Berlin accepts Ireland's need to return to markets, says Kenny
TAOISEACH ENDA Kenny said yesterday that Germany sees the need to ensure Ireland’s “successful and timely” return to financial markets.
Talks held in Berlin dealt with Ireland’s preparations for the rotating presidency of the EU next January. However, German politicians raised the question of concessions on Ireland’s low corporate tax rate as a possible part of a final agreement on Ireland’s banking debt problems.
After “excellent and extensive” talks, Mr Kenny said Chancellor Angela Merkel reiterated that she saw Ireland as a “special case” in the crisis and that she would help expedite at European level a relief deal on Irish debt to reflect this.
“I very much welcome the chancellor’s support to ensure successful completion of the programme and to realise sustainable re-entry to markets. Dealing with Ireland’s banking and sovereign debt process is a key challenge for us,” said Mr Kenny.
“I explained to the chancellor the need for progress in this process and you, Chancellor, agreed with me that the more clarity we can provide on how Ireland can ensure a successful entry, the more successful this will be.”
As the two leaders held lunch talks, senior figures in Dr Merkel’s ruling Christian Democrats (CDU) said assistance for Ireland would have to be framed to avoid setting a precedent for others.
Deputy CDU Bundestag leader Michael Meister said there was also “an interest in Germany that decisions on locating companies are not just made on a basis of taxes”.
“There are many companies that, purely for tax reasons, find Ireland attractive, which leads to a difficult competition situation in the European Union,” he said.
Adding that it was not up to Germany to lecture another member state on its tax affairs, Mr Meister said: “This is a debate we need to have in the entire euro area.”
Ireland’s 12.5 per cent corporate tax rate is a sore point in Germany; many politicians see it as an unfair tool used to attract investment from banks, many of which later required bailouts.
Social Democrat (SPD) budgetary spokesman Carsten Schneider said his party was opposed to any further European assistance involving direct bank recapitalisations by the ESM bailout fund.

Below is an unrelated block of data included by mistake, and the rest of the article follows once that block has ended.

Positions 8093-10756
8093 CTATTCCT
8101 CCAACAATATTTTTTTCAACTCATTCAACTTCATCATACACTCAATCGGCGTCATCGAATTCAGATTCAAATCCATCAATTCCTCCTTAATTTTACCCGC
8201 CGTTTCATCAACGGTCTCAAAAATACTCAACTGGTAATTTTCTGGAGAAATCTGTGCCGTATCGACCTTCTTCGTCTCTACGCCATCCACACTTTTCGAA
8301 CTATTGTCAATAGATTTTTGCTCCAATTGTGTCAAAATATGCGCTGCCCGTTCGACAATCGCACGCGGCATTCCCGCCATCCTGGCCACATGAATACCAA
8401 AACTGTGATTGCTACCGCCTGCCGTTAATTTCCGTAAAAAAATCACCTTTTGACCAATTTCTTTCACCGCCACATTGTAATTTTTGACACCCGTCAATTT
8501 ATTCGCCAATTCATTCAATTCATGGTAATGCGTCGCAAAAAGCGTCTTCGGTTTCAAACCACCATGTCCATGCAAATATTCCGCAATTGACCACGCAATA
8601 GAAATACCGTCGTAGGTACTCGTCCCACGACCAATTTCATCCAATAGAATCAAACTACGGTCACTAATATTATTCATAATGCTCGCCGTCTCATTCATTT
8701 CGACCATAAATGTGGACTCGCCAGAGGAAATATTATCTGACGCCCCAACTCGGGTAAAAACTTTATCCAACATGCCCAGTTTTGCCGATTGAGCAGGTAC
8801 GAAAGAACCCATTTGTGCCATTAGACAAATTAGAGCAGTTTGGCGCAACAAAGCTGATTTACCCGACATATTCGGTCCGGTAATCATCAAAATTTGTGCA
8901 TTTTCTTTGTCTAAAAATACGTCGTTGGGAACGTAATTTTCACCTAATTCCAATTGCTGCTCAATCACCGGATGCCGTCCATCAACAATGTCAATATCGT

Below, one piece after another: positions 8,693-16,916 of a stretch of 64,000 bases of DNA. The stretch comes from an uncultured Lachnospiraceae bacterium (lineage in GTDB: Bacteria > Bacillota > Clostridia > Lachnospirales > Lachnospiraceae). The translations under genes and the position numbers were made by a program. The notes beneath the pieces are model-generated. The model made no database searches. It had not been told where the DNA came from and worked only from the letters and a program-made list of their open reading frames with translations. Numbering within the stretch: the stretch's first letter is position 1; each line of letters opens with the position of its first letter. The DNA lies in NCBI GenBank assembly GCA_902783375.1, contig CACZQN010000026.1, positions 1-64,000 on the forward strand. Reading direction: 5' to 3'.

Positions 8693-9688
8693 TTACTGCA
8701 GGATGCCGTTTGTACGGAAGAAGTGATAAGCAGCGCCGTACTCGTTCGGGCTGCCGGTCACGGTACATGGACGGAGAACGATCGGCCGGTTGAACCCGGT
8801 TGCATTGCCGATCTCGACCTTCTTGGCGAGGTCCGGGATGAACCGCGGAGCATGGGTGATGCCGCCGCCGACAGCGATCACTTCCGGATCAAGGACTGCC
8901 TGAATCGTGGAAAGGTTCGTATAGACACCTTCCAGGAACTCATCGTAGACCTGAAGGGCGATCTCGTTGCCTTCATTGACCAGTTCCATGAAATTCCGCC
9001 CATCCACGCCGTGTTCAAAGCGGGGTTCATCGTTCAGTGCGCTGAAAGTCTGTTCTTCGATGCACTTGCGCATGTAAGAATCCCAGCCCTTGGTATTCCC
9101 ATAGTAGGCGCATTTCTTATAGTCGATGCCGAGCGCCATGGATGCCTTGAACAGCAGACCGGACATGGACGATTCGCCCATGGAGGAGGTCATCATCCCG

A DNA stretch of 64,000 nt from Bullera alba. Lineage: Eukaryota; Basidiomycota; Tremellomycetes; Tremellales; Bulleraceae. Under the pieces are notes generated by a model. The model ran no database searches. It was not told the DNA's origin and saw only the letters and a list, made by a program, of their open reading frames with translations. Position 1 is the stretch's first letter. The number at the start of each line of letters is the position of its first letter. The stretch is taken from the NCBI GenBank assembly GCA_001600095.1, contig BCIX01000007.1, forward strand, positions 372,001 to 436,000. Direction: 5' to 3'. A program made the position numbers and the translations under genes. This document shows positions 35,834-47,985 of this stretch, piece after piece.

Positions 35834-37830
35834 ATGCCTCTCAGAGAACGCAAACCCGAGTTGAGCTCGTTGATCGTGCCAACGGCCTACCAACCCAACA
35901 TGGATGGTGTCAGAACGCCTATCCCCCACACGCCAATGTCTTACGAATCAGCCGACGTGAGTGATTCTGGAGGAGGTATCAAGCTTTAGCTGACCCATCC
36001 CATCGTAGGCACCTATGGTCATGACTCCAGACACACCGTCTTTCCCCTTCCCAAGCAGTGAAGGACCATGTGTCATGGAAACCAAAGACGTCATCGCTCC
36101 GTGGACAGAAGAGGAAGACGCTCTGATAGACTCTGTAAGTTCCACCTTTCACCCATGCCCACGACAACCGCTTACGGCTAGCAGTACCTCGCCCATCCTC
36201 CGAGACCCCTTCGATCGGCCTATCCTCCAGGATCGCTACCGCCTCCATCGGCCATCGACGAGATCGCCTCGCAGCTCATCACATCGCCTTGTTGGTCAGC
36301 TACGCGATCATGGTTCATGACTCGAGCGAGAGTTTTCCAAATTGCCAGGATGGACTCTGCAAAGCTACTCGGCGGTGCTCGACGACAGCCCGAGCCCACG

“European taxpayers have already carried the burden for the financial industry and cannot accept further burdens,” he said.
Party officials added that “all further assistance will bring back on to the table the issue of corporate tax”.
The SPD’s traditional coalition partner, the Green Party, said internal discussions on European bank recapitalisations had “seen Ireland’s corporate tax question play a role”.
Over at the opposition Left Party, deputy Bundestag leader Sahra Wagenknecht urged Dublin to adopt a more daring debt solution.
“Some of the debt arising from the bank rescue should be declared illegitimate … and a haircut imposed Europe-wide,” she said.
Ireland’s upcoming European presidency would push job creation and economic stability, Mr Kenny said, the latter by “making the best use of the tools that we have” – underlining Irish opposition to a German wish for European treaty change.
Divisions emerged two weeks ago when Dr Merkel appeared to rule out retrospective European assistance on so-called legacy bank debt. Two days later, a joint statement emphasised Ireland’s banking and sovereign crisis was a “special case” .
European finance ministers have been charged with examining technical options for a one-off debt relief deal for Ireland. One German official said yesterday: “It’s becoming clear on the Irish side that the bank recapitalisation is not going to be the solution.”
Dr Merkel declined to discuss these ongoing talks but instead praised Ireland as a “leading example of how Europe will exit the crisis stronger than it went in”.
“We cannot forget that citizens have had to make big sacrifices,” she said. “We would just like to say thank you that Ireland is taking these steps that make all of us stronger.”
Both leaders expressed confidence that, despite disparate views, agreement would be reached this month on the upcoming seven-year EU budget.